Country Girl is the memoir that Edna O'Brien swore she would never write, but because her stories have tended to mine the seam between fact and fiction, much of what she tells here – her escape from the tyranny of the church into a tyrannical marriage, her journey from a time-locked Ireland to an England on the cusp of the Swinging Sixties – will be familiar to readers of her novels. For those expecting further revelations from the Goddess of Love, her reticence as an autobiographer will disappoint: O'Brien has done a good deal of kissing but does very little telling. While passion is one of her themes, the people she has felt passionate about are kept to the margins of the tale and not even the name of the "powerful" politician who broke her heart is revealed.
Her concern is with impression rather than confession, and, as someone who has done her time in psychoanalysis, O'Brien follows the logic of free association rather than the strictures of narrative chronology. This gives her prose, from the start, a dreamlike, hallucinatory feel, and the opening chapter begins with a dream in which O'Brien is "walking up the avenue towards Drewsboro, the house I was born in, and it is a veritable temple".
The resemblance to the start of Daphne du Maurier's Rebecca – "Last night I dreamt I went to Manderley again" – is surely intended: O'Brien's memory is marinated in literature, and the seductive power of words and writing have shaped her life.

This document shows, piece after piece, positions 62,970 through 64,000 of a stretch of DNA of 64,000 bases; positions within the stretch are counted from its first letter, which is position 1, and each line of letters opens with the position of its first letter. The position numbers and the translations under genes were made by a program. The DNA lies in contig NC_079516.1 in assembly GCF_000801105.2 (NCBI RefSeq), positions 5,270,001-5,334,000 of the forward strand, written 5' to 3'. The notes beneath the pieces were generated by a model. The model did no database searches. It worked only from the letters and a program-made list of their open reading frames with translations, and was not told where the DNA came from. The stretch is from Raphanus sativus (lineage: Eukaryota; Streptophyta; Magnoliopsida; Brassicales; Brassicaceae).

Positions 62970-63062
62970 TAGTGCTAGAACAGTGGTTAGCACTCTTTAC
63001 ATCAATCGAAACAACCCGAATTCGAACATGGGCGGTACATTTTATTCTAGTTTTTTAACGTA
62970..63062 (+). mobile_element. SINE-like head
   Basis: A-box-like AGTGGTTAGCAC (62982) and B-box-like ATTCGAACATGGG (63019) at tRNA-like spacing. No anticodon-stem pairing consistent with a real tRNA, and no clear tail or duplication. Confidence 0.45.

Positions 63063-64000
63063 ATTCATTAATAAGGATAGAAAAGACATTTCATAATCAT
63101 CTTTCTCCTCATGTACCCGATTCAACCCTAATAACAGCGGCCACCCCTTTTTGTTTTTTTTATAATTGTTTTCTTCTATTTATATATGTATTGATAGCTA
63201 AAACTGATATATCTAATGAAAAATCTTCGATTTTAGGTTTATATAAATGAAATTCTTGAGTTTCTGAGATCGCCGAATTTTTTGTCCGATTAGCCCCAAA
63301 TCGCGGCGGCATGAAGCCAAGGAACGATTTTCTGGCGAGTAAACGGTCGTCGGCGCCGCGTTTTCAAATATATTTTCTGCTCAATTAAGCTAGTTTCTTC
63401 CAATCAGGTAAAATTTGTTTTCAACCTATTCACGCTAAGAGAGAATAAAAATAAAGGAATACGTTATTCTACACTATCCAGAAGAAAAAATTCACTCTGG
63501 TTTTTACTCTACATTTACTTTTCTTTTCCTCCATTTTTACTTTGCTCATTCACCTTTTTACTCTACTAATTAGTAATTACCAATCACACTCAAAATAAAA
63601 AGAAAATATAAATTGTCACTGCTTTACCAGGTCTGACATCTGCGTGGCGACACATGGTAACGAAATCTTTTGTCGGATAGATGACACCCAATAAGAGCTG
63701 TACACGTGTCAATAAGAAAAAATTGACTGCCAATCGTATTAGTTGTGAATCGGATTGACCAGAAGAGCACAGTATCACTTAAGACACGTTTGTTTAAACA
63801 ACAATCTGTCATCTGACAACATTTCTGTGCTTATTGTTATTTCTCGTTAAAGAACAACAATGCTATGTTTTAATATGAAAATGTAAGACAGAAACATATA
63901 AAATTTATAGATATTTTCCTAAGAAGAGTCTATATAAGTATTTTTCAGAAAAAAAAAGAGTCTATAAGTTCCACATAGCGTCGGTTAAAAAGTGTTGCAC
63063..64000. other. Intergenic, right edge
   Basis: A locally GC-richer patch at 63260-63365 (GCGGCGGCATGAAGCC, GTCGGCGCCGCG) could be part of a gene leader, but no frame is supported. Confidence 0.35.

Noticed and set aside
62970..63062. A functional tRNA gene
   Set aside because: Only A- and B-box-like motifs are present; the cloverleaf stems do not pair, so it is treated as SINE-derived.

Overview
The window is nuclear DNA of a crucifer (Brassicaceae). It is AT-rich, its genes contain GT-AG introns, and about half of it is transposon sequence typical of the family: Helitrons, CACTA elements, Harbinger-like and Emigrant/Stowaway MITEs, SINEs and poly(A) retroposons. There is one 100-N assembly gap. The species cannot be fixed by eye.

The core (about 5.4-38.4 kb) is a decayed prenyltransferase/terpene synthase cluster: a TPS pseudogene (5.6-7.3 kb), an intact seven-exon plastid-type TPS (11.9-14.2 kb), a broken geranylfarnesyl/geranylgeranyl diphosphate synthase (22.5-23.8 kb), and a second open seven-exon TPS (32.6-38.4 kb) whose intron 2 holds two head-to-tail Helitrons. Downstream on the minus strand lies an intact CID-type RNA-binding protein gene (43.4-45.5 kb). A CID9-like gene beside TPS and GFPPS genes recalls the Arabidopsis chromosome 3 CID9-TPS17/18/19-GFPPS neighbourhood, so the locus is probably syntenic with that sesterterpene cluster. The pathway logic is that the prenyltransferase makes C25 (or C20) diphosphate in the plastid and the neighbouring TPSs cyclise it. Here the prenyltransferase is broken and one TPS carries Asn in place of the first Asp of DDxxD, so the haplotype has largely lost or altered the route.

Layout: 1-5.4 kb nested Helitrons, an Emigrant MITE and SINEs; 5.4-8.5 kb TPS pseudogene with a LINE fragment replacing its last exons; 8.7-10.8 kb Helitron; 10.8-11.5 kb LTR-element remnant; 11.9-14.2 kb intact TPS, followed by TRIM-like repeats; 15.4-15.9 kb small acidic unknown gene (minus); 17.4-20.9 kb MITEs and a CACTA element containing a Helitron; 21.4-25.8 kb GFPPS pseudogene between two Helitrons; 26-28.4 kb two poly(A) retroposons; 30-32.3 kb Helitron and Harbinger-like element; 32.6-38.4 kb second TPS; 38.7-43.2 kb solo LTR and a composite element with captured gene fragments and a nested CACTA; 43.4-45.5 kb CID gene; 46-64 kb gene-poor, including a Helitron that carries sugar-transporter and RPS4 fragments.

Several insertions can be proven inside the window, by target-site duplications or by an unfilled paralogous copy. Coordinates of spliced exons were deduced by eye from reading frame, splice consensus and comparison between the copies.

Born in 1930, Edna O'Brien was from peasant stock on her mother's side and landowners on her father's, although the family wealth had been gambled away by the time she was born. Her dual heritage, she believes, reveals itself in her "two sides": she is both party animal and recluse; a sexually independent woman, she has no interest in the "sisterhood", and her life itself has been divided between England, where she has lived for more than 50 years, and Ireland, from which her writing comes and to which it endlessly returns.
As a child, O'Brien's longing for fulfilment was directed towards women, first her mother – "everything about her intrigued me: her body, her being, her pink corset" – and then a pale-faced nun with whom she fell in love at her convent school.

 Read more here...

Monday, October 1, 2012


Sometimes, we need to see things just for fun...

JANE SEABROOK is an illustrator and designer who lives in Auckland, New Zealand. In recent years, her artwork has focused on paintings of wildlife for the Fury Logic series of books. She shares her life with her husband, two teenage children, and a growing menagerie of assorted animals. Following are some excerpts from her Fury Logic books.